An overlooked set of battles?


Ordinary Men in Extraordinary Times

The fascination of working within the archives at Bodmin Keep is seeing and learning first-hand the compelling human aspects of war.  When I look at a photograph I feel closer to the reality and when I am able to link the image to letters written by those in the picture, the knowledge and admiration grows.  It constantly astounds me that our soldiers, taken from the peaceful existence of their civilian lives and then thrust into a brutal war, can constantly demonstrate bravery and such a positive, cheerful outlook when faced with uncertainty and danger.

During the Second World War British soldiers endured operations in all terrains and weathers – from the hot, humid and hilly mountains of Burma (now Myanmar) to the dry, hot, flat spaces of the desert and the ice-cold mountain-tops of Italy.

In any conflict there are always the key moments that attract most of the attention, and the ‘highlights’ for the British in North West Europe during the Second World War would probably be considered to be; D-Day, Normandy, Arnhem, the Ardennes, crossing the Rhine and finally reaching the Baltic.

Operation Clipper, Blackcock, and Veritable

One of the lesser-known phases of the war in North West Europe took place between 18th November 1944 and 5th March 1945.  Operations Clipper, Blackcock, and Veritable all took place between these dates, with an interruption due to the German attack through the Ardennes.  The 5th Battalion Duke of Cornwall’s Light Infantry (5 DCLI) played a large role in all of these actions and suffered greatly as a result.  Fighting in horrendous conditions, the battalion endured the winter weather which was exacerbated by the German destruction of the water pumps and dams so that the low land near the river became flooded.

There is not room within this article to give full justice to all the elements of three and a half months of fighting, so the picture below from the archive will act as a focal point, highlighting interesting aspects and hopefully relating points back to the actions of the 5 DCLI. 

B Squadron 4/7th Royal Dragoon Guards, travelling up to the Nijmegen-Cleve road to the Reichswald on 10th February 1945

The image shown above (with added notations), appeared in the national press on 12th February 1945. Shown on the right hand side of the photograph are the tanks of B Squadron 4/7th Royal Dragoon Guards. They are moving up to the Nijmegen-Cleve road to the Reichswald on 10th February 1945. On the left there appears to be a column of 6 pounder (pdr) Anti-Tank (AT) guns being towed by Universal (Bren) Gun Carriers. 

This image sums up fortitude, a positive attitude and bravery on an unimaginable scale.

Freezing conditions on The Cleve Road

Sadly, half of these men would be casualties within one month of the picture being taken, which makes the fortitude and merriment of these men all the more amazing. The fear of the unknown cannot have been far from their minds, which the cheeriness of this picture painfully contradicts.

It is almost possible to ‘feel’ the cold from the image, and even though the soldiers on the first tank are well wrapped up, with most wearing gloves and balaclavas, and all seem to have acquired longer leather jackets rather than relying on the blouson, the reports of this operation was that it was absolutely freezing cold. The resilience to merely survive in such freezing weather must have been near impossible, let alone prepare to go into battle too.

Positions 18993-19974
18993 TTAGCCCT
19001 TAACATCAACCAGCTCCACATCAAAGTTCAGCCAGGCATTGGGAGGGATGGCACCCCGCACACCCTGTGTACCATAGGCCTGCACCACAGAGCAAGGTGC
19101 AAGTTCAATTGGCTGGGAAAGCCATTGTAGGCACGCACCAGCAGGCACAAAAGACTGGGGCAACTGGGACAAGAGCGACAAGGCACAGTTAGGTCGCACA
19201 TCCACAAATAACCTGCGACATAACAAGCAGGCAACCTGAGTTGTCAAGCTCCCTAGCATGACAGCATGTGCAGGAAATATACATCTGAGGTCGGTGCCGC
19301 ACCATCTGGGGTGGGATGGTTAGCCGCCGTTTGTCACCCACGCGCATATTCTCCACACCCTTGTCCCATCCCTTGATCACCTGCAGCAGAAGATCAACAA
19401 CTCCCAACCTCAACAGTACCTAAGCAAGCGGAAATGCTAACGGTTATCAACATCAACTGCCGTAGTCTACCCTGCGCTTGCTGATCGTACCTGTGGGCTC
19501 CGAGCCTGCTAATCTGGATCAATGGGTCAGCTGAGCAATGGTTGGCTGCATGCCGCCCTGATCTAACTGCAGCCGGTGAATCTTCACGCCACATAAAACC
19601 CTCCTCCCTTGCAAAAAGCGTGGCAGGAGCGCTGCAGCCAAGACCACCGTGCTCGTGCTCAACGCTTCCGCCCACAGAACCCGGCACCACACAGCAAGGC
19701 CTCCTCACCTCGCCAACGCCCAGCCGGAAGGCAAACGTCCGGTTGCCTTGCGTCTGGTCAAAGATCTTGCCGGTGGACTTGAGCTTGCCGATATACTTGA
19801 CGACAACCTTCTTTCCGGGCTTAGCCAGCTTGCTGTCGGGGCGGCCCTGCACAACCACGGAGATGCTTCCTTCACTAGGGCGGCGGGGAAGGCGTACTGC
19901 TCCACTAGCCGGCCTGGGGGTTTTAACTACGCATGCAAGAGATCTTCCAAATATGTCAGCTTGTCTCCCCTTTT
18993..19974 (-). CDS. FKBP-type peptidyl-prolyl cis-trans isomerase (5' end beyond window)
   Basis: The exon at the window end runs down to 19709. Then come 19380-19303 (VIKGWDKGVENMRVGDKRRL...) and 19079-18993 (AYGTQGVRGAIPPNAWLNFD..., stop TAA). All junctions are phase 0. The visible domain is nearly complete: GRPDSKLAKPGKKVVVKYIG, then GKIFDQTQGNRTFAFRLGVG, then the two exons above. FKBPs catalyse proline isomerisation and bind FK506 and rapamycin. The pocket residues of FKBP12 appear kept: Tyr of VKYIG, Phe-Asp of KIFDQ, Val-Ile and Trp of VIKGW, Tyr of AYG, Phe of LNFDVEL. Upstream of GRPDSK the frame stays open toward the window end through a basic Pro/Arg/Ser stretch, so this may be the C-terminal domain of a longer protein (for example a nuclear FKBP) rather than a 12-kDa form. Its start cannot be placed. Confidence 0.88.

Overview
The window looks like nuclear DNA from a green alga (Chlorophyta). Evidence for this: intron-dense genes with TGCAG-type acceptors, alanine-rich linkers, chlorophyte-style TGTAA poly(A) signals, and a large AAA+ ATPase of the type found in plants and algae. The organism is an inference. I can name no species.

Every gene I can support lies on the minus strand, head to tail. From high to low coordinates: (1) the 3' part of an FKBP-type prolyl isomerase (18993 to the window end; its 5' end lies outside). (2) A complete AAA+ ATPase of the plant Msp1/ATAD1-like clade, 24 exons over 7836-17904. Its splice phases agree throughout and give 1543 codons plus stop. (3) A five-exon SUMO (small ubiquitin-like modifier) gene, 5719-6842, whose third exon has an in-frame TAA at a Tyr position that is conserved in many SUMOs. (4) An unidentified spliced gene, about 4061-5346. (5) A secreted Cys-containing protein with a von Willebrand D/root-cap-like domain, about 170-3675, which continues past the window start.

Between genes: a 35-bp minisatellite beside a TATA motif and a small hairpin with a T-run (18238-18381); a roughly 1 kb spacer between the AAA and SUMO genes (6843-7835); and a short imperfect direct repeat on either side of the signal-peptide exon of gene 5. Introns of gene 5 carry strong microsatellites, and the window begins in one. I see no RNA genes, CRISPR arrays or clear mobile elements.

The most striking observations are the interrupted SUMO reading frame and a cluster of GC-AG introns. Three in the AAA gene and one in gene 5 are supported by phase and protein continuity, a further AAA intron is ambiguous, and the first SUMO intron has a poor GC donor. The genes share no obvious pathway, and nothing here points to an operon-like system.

‘The Cleve road was absolutely jammed with vehicles, moving at a snail’s pace.  It was horribly cold and I was frozen stiff, even in a zoot suit (#1) and jerkin.’ Trooper Austin Baker C Squadron, 4/7th Royal Dragoon Guards.

In the picture the tank crewman in a beret standing on the left side of the leading tank is wearing a zoot suit, as is Ken Beetson (#2) who is in the Bren Gun Carrier on the left in spectacles looking directly at the cameraman.

There is a total of 12 men on the tank but four, wearing berets, appear to be members of the tank crew (#3) leaving eight members of 12 Platoon, B Company, 5 DCLI.  

Alf Gillison (#4) stated that this image shows the unusual occurrence of ‘being given a lift up on tanks, about the only time we got a lift on top of a tank!’ and ‘I am sitting on the right of the picture with a pickaxe in my belt, next to me is Redman (#5) who was killed & also the chap sitting below him & others were also hurt.’

Allied equipment lacked the sheer power of German equipment and many examples of such inadequacy can be seen in the image.  First there is the column of Sherman tanks, the more observant would have noticed that the lead tank has a 17 pdr gun (#6) whilst the remainder in the column have the 75 mm guns (#7).  The Sherman Firefly, as those converted to carry the 17 pdr were known, were a British solution to the limitations of the 75 mm gun both in range and hitting power.  Unfortunately, only limited numbers of the Firefly were available and these were usually distributed one per troop of tanks.  Added to this, was the limited protection available in all types of Sherman, which the tank crew would have been well aware of, taking the precaution of adding spare wheels and tank track links to the front of the tank.

Another example of limitations of equipment is the 6 pdr gun on the left of the picture, being towed by the Bren Gun Carrier.  Ken Beetson adds ‘I was of course on the 6 pounders you can just make out the trail of the 6 pounder to the rear of the carrier’ (#9).  The gun shield (#10) can also just be seen and furthermore the barrel of the gun from the vehicle in front can be seen on the left (#11). This shows we have a situation where a tank with minimal protection was the Sherman and no amount of track or sandbagged protection would alter this. The anti-tank gun with a weak punch was the 6 pdr, although developments in ammunition improved its performance.  Allied soldiers would have been fully aware of all of this and one can only admire the bravery of allied forces in constantly facing up to such odds. 

Having looked at the conditions and equipment of the British Army we now turn our attention to a specific battle in which the soldiers of the 5 DCLI faced incredible odds and persevered.  The following texts have been transcribed from originals in the archives.

Epic Stand at Hoven 1944 (transcribed)